Melbourne’s busy streets can be overwhelming at times, but fortunately there is a solution: the laneways. One of the most endearing and unique of Melbourne’s features, the laneways are pedestrian alleys between the main streets, and harbour some of the city’s best bars, cafés, and restaurants.

From European-style lanes where tables spill onto the pavement, to narrow back alleys covered in graffitis with secret doorways, there are laneways for all tastes and times of day.

A good place to start your exploration of laneways is Degraves Street, right across from Flinders Station, Melbourne’s iconic and enormous yellow train station. Already busy at 11 AM, this wide lane is occupied by many Italian eateries and cafés with outdoor tables, giving it a very European feel. Stop here for a cappuccino and some good people watching.

People watching from a cafe on Degraves Street

People watching from a café on Degraves Street

As you continue walking north, you’ll come to narrow Centre Place, filled with tiny hole-in-the-wall cafés and restaurants and some street art. Next up is Centre Way, a rather dull looking indoor mall, mostly commercial except for a sushi place.

Centre Place

Centre Place at lunch time

Cross Collins Street, angling slightly to the left, and you’re in for a treat. The Block Arcade is an elegant 19th century indoor galleria with a beautiful mosaic floor, reminiscent of Milan, lined with fancy and quirky shops (Dr Seuss Gallery anyone?) It’s also home to Hopetoun Tea Rooms, an extremely popular tea house (you’ll understand why when you see the cakes in the window!) Before you enter the arcade, take a look at the ceiling inside the Crabtree & Evelyn shop on Collins Street.

Block Arcade

Block Arcade

The arcade is L-shaped, but if you continue straight ahead you’ll emerge in another fairly narrow outdoor alley covered with awnings called Block Place. If you’re feeling peckish, you could have a meat pie at Dinkum Pies Café, or another eatery here.

Block Place

Block Place – even more eating options!

Cross Little Collins Street and veer slightly to the right and you’ll see the Royal Arcade, another elegant indoor mall lined with interesting shops (a psychic store, a game store, and so on) as well as an overpriced macaron stand at its centre. Turn around and look up to see the Gog and Magog clock (characters from a Breton legend). From here you emerge onto the Bourke Street Mall, a mainstream shopping street with interesting facades.

Royal Arcade

Royal Arcade

If you feel like having dessert right about now, stop at Laurent, a French-style patisserie on The Causeway, which runs parallel to the Royal Arcade. If you’re looking for more restaurants with outdoor terraces, you’ll find them on Hardware Lane, a little further to the northwest.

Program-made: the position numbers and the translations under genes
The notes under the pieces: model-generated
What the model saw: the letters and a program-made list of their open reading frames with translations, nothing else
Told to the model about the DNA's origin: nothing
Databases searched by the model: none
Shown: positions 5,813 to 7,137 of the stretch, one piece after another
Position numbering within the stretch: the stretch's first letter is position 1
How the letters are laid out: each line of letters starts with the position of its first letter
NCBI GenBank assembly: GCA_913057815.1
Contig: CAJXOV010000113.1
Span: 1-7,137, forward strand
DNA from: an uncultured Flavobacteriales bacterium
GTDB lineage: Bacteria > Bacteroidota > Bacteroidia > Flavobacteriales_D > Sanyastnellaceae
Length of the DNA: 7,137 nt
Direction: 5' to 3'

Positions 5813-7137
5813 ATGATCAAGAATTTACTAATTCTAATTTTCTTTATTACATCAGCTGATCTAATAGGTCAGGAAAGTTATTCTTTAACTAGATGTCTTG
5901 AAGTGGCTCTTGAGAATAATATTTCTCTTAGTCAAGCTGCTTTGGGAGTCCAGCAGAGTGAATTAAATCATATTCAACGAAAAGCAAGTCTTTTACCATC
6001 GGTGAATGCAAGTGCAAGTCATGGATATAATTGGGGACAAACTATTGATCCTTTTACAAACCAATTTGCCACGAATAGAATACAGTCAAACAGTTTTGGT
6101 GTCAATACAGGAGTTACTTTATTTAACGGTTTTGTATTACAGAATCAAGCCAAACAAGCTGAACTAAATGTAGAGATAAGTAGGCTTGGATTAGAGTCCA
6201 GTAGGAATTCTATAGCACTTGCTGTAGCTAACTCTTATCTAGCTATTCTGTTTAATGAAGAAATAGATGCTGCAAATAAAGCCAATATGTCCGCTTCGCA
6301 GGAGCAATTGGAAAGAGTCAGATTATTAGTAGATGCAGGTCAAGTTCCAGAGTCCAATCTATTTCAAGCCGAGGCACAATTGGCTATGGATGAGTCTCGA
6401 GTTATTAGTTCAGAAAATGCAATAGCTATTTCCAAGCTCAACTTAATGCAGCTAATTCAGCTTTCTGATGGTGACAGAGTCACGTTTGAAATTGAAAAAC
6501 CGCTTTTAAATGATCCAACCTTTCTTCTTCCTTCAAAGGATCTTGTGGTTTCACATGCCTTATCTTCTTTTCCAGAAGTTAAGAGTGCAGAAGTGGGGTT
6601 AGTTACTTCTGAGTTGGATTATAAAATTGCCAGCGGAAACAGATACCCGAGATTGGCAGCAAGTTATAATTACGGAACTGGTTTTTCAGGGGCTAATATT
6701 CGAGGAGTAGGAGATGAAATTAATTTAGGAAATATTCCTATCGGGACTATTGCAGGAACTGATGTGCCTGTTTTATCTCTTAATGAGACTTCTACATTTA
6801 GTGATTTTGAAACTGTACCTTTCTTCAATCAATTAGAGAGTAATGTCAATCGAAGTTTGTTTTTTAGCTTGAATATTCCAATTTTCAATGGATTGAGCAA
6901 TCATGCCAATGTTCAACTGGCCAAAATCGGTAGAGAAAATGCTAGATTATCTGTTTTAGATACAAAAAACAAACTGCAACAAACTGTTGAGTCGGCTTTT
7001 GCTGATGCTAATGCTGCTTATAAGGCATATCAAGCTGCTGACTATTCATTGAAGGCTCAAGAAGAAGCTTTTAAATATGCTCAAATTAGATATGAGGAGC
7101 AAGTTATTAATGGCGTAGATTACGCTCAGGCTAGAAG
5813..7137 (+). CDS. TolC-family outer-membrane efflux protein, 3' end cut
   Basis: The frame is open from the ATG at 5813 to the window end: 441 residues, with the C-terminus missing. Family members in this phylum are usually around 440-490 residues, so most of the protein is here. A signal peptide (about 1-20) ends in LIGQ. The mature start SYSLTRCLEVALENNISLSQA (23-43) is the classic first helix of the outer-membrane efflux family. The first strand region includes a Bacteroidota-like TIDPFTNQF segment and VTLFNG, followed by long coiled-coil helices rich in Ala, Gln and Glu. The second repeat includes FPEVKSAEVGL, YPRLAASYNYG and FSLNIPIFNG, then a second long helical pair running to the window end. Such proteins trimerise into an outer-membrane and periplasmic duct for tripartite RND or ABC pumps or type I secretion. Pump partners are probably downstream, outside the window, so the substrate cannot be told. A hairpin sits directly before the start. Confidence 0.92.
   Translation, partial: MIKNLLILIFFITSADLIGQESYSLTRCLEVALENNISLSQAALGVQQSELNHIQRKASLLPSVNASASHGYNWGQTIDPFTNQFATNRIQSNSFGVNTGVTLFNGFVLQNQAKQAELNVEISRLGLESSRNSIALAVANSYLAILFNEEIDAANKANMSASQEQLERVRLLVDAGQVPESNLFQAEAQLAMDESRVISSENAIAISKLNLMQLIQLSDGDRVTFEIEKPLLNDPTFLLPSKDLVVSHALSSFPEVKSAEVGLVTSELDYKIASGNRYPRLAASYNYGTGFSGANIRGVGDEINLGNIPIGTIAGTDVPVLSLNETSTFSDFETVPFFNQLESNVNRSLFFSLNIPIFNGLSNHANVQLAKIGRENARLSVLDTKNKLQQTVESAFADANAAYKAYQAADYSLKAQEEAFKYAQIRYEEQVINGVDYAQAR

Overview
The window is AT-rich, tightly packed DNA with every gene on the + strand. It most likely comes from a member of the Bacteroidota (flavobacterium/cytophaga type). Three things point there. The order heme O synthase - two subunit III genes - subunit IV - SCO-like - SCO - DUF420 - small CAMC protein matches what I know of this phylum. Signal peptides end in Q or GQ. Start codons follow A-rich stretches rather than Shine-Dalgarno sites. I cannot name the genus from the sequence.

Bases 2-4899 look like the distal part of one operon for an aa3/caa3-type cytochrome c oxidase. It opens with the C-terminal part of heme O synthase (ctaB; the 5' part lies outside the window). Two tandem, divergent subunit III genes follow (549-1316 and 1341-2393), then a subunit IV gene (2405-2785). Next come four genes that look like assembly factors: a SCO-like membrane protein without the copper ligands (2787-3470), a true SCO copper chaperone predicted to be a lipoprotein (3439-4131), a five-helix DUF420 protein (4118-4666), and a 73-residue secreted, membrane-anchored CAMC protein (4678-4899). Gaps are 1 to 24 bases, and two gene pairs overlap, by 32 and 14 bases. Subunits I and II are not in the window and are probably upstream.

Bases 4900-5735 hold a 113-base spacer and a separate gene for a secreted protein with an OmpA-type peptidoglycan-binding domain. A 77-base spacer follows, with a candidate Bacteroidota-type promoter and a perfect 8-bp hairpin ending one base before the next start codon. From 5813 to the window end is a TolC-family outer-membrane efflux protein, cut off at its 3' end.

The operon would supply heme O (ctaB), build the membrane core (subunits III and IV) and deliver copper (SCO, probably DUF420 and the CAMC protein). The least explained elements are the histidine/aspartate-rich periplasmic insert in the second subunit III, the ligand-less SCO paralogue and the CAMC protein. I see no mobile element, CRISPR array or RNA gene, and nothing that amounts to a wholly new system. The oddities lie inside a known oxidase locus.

Getting my cake and coffee at Laurent

Getting my cake and coffee at Laurent

Tired of all that elegance and looking for something a little more grungy and mysterious? Head east to Chinatown, on Little Bourke Street between Swanston and Exhibition Streets.

The hard-to-find Croft Alley (from Little Bourke Street you have to turn into Paynes Place first) is narrow and covered in graffiti and murals (referred to as “street art”). This is the kind of place where most people would hesitate to venture. After about 50 metres, the alley dead ends in front of a mysterious door, that of the Croft Institute, a bar which only opens at 5 PM. The ground floor is designed like an old school science lab with all manners of glassware, and the staff can custom-make your cocktail.

Croft Alley

Croft Alley

Market Lane, parallel to Croft Alley, stands in complete contrast, airy and full of exotic flavours with Chinese, German, and Japanese eateries.

Hosier Lane, running off Flinders Lane (just north of Flinders Street) has to be seen to be believed! Every centimetre of wall (on both sides) of this block-long lane is covered in street art. Tour groups and the occasional filming crew come through here, hinting at its popularity. Don’t forget to explore the C-shaped laneway running off Hosier where even the dumpsters are painted!

Street art gone crazy on Hosier Lane

Street art gone crazy on Hosier Lane

A quieter (but smaller) alley for street art is the ACDC Lane, a little to the East, which seems to double up as a smoking alley for nearby office workers.

Mural on ACDC Lane

Mural on ACDC Lane

If you feel like having a drink during the afternoon, stop by Russell Place for eclectic Bar Ampere, sitting on top of an aged electrical substation. Open from morning until 3 AM, they provide food and a large variety of drinks, including absinthes! At 4 PM the place was virtually empty and the bartender took me on a tour of the different lounges at the back.

Front room of Bar Ampere

Front room of Bar Ampere

If you’re interested in fashion, then Howey Place is your lane, featuring labels such as Oroton and Melko, while Scott Alley caters to a younger fashion crowd.

Howey Place

Howey Place

These are just a small sample of all the laneways in Melbourne. To find out more, drop by the tourist office on Federation Square and pick up the “Laneways” brochure, as well as “Arcades and Lanes” (#4 from the Melbourne Walks series).

Many of these laneways and arcades are also visited during the free walking tours that depart from the State Library of Victoria every day at 10:30 AM and 2:30 PM, but be warned that these groups tend to be large and move very fast. Yet, if you only have a few hours to spare, it could be worth it.


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